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Intraspecific differences in relative isotopic niche area and overlap of co-occurring sharks

  • David Samuel ShiffmanEmail author
  • Les Kaufman
  • Michael Heithaus
  • Neil Hammerschlag
Article

Abstract

Few studies have assessed whether patterns of resource partitioning among sympatric marine predators vary between different habitats. This type of data is important for understanding food web functioning as well as for supporting an ecosystem-based fisheries management plan. In this study, we used δ13C and δ15N stable isotope analysis to assess the relative isotopic niche area (i.e., which species has the largest and smallest isotopic niche area within a study site) and core isotopic niche overlap between 299 sharks of 11 co-occurring shark species that vary in size, diet and behavior in three coastal study areas in South Florida. Overall, results show that the relative isotopic niche area and patterns of core isotopic niche overlap between some sympatric shark species varied between sites, suggesting plasticity in resource use and competitive interactions between shark species (e.g., 85% of blacktip shark Carcharhinus limbatus standard ellipse area overlapped with the blacknose shark C. acronotus ellipse in Biscayne Bay, but there was no overlap between these species’ ellipses in nearby Florida Bay). Therefore, patterns of resource use and trophic interactions documented among species from one site may not be applicable to a neighboring location. These findings may have implications for food web models that incorporate trophic data from different areas for a species when local data are unavailable.

Keywords

Stable isotope analysis Food web ecology Predator prey interactions Sharks Florida Everglades 

Notes

Acknowledgments

The authors would like to thank the other members of author D.S.’s dissertation committee: Dr. Nicholas K Dulvy, Dr. Andrew R Binder and Gina Maranto. We would like to thank Robert Michener, the manager of author L. K.’s stable isotope laboratory, for his assistance with sample preparation and analysis and his detailed description of laboratory methods. We would like to thank Dr. Catherine Macdonald, Christian Pankow, Rachel Skubel, Emily Nelson and Jacob Jerome for their assistance with sample management and retrieval, and Lindsay Jennings for her assistance with the UM Shark Research and Conservation Program’s sample database. Sample processing fees were provided by more than 100 unique crowdfunding donors through the SciFund Challenge. The American Elasmobranch Society provided a student travel grant for author D.S. to present this research at the 2016 AES conference, and we thank the scientists who attended that presentation for their helpful feedback. Figure 1 was created by author NH’s masters student Abby Tinari, and we thank her for her assistance. This research was carried out under the following permits: University of Miami Institutional Animal Care and Use Committee 15-238, Florida Fish and Wildlife Conservation Commission SAL 15-0957-SR, Florida Keys National Marine Sanctuary 2015-168, National Oceanographic and Atmospheric Administration Highly Migratory Species SHK-EFP-16-02, Biscayne National Park 2015-SCI-0012 and Everglades National Park 2015-SCI-0011. The authors have no conflict of interest to declare.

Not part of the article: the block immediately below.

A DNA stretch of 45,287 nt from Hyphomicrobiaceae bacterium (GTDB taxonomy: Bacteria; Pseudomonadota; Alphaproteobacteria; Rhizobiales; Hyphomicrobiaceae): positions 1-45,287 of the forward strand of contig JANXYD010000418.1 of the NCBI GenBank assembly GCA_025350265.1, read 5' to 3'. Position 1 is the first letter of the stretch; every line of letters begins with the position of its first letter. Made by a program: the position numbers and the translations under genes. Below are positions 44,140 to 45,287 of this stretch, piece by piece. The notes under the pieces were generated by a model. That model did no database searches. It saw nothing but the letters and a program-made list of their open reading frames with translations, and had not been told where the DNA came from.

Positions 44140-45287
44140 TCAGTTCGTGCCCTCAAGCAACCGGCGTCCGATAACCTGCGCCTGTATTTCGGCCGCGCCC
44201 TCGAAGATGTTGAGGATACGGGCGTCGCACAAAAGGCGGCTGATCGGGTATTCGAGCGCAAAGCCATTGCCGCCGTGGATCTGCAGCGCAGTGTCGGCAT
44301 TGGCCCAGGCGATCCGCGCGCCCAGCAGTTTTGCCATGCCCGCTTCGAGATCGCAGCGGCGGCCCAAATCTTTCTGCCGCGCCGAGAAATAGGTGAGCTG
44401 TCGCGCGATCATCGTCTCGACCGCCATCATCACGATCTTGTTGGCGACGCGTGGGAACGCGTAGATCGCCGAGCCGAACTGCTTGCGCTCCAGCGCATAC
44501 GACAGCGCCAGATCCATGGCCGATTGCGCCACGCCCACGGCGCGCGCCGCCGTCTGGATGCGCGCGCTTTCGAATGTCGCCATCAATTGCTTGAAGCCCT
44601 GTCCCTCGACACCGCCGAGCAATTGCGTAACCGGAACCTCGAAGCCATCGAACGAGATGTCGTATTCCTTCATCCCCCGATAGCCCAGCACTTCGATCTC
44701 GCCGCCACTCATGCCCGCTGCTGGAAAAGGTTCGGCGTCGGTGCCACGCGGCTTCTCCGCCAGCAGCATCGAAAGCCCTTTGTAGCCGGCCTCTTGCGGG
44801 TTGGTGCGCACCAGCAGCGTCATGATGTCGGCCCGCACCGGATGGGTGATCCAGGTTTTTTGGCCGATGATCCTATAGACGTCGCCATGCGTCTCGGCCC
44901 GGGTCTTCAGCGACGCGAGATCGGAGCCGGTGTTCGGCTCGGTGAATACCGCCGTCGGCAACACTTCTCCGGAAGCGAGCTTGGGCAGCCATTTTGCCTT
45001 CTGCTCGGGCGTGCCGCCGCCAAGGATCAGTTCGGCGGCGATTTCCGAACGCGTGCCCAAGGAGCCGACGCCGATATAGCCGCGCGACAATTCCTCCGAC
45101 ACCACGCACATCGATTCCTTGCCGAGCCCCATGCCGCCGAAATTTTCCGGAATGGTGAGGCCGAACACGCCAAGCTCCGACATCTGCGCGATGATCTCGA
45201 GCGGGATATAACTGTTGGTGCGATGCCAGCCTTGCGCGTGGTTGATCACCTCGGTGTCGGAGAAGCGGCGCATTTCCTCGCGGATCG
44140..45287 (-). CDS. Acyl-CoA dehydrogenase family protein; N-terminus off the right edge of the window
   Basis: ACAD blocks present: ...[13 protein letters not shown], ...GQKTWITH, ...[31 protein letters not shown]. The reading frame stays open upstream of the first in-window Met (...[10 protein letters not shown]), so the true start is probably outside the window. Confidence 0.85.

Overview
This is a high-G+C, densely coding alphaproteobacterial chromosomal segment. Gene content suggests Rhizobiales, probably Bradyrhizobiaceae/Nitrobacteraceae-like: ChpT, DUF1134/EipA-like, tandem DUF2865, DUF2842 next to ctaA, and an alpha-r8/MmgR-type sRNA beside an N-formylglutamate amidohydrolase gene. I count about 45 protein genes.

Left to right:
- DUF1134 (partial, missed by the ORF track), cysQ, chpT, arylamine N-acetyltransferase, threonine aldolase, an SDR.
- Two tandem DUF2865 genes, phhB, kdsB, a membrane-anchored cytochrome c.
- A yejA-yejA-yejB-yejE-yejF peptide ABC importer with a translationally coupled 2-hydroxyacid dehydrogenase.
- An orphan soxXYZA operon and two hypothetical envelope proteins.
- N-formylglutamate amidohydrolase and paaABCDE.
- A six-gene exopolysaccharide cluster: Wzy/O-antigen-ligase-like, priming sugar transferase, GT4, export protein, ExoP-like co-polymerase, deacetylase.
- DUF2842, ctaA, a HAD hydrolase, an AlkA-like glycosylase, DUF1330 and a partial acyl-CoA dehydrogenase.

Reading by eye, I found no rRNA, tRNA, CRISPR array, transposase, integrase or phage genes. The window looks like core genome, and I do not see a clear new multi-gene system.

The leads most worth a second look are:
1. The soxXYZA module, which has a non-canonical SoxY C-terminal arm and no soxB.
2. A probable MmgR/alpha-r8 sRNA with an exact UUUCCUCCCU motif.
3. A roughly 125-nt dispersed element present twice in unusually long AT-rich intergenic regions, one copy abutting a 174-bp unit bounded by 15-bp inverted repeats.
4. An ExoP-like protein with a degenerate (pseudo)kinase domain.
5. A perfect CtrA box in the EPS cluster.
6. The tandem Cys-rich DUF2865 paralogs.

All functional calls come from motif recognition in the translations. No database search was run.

Author Contributions

This work represents Ph.D. dissertation research by author D.S., who performed data analysis and writing. Authors M.H. and N.H. served on D.S.’s dissertation committee and provided guidance on the planning of this project as well as provided guidance on analysis and write-up. Author L.K. assisted with data analysis and write-up.

Supplementary material

10452_2019_9685_MOESM1_ESM.docx (557 kb)
Supplementary material 1 (DOCX 556 kb)

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Copyright information

© Springer Nature B.V. 2019

Authors and Affiliations

  • David Samuel Shiffman
    • 1
    • 2
    • 6
    Email author
  • Les Kaufman
    • 3
  • Michael Heithaus
    • 4
  • Neil Hammerschlag
    • 1
    • 2
    • 5
  1. 1.Shark Research and Conservation ProgramUniversity of MiamiMiamiUSA
  2. 2.Leonard and Jayne Abess Center for Ecosystem Science and PolicyUniversity of MiamiCoral GablesUSA
  3. 3.Department of BiologyBoston University Marine ProgramBostonUSA
  4. 4.School of Environment, Arts, and SocietyFlorida International UniversityNorth MiamiUSA
  5. 5.Rosenstiel School for Marine and Atmospheric ScienceUniversity of MiamiMiamiUSA
  6. 6.Earth to Oceans Group, Department of Biological SciencesSimon Fraser UniversityVancouverCanada

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